Radar Detector comparisons for New Zealand.

Radar Detector News New Zealand

 

 

LOWER HUTT MAYOR SEEKING EXPLANATION OVER SPEED CAMERAS


Lower Hutt mayor Ray Wallace says it seems extreme and excessive, with three cameras now within just a few kilometres of each other. Read More.


SPEEDING TICKETS SOAR


The number of drivers snapped speeding in the western Waikato nearly trebled over the past financial year due to a boost in the number of speed camera operators. Overall, motorists caught speeding in the Waikato forked out $8,694,170. Read More.


STEPPING OVER THE LINE


Traffic laws are there to ensure the safety of all road users. When you break the law you must also expect to accept the consequences.

DEMERIT POINTS


Demerit points are given for some traffic offences and for ALL speeding infringements, except those recorded by speed cameras. If you get a total of 100 or more demerit points within two years your
licence will be suspended for 3 months. If you are disqualified by the court for 6 months or more, any previous demerit points will be cleared from your record. Demerit points are dropped if you have not offended for two years or you are suspended from driving through the demerit point system.

DEMERIT POINT OFFENCES AND POINTS

  • Exceeding the speed limit by up to 10Km/h 10

  • Exceeding the speed limit by 11 - 20Km/h 20

  • Breaching conditions of learner licence 25

  • Breaching conditions of restricted licence 25

  • Exceeding the speed limit by 21-30Km/h 35

  • Exceeding the speed limit by 31-35Km/h 40

  • Exceeding the speed limit by 36Kph + 50

  • Driving at a speed as to be unable to stop within 1/2 the clear distance ahead 20

  • Driving at a speed as to be unable to stop within length of lane visible 20

  • Driving at a speed as to be unable to stop short of the vehicle ahead 20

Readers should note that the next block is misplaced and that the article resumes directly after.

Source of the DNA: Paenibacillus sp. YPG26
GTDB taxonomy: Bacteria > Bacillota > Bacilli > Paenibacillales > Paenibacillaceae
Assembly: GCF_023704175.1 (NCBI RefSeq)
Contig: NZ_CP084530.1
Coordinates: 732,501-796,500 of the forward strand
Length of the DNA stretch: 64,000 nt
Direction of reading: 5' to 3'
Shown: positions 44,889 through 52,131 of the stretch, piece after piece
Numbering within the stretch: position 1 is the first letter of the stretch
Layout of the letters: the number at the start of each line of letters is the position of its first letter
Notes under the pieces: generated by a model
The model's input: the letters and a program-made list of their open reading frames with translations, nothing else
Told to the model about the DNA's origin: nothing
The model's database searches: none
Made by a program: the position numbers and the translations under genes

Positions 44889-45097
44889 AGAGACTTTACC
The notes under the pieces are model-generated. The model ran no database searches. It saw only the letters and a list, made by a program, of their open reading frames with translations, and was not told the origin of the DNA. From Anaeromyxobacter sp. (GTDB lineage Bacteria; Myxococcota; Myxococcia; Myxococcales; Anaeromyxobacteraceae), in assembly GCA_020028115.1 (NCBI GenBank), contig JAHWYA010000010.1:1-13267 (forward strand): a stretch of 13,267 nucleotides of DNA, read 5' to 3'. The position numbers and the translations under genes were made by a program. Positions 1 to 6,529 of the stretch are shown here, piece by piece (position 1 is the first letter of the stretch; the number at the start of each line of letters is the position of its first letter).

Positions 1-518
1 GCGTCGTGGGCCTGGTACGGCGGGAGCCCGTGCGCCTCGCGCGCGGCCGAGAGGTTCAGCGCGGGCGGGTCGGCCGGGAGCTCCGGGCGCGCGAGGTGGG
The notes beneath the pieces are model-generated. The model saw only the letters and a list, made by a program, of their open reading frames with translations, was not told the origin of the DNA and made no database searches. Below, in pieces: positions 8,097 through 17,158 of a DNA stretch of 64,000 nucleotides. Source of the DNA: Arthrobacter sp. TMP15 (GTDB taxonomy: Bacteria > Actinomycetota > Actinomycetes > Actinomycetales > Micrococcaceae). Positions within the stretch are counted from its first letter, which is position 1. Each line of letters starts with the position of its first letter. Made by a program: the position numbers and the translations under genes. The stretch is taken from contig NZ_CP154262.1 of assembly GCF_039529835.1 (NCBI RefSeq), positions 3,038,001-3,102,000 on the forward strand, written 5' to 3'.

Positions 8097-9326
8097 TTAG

• Careless or inconsiderate use of a motor car 35

  • Refusal to wait for the result of a breath screening test 50

  • Refusal to accompany a Police Officer when required 50

  • NOT Wearing a Safety Belt- You can be fined if you are aged 15 or over and you drive or ride in a vehicle without wearing a safety belt.


MANDATORY SUSPENSION OF DRIVERS LICENCE

Your licence will be suspended on the spot if:: A Police officer (Not a speed camera) detects you exceeding the speed limit by more than 40Km/h Your Licence will be suspended for 28 days, and you will have to face court-imposed penalties for your offence.

SPEEDING FINES:

  • If you are caught exceeding the speed limit by up to 10Km/h $30.00

  • If you are caught exceeding the speed limit by 11 - 15Km/h $80.00

  • If you are caught exceeding the speed limit by 16 - 20Km/h $120.00

  • If you are caught exceeding the speed limit by 21 - 25Km/h $170.00

  • If you are caught exceeding the speed limit by 26 - 30Km/h $230.00

  • If you are caught exceeding the speed limit by 31 - 35Km/h $300.00

  • If you are caught exceeding the speed limit by 36 - 40Km/h $400.00

  • If you are caught exceeding the speed limit by 41 - 45Km/h $510.00

  • If you are caught exceeding the speed limit by 46 - 50Km/h $630.00

NZ Highway Patrol have Stalker Duals to replace the poor performing EAGLE Radar Units! After successful trials the new Highway Patrol cars will have installed the latest Digital Radar System. It's well known Police have been disappointed with the low power performance of the Kustom Eagle. The Stalker Dual returns their radar systems back to the High Power (50mW) that they have been used to with the old HAWKs. R.A.D.A.R.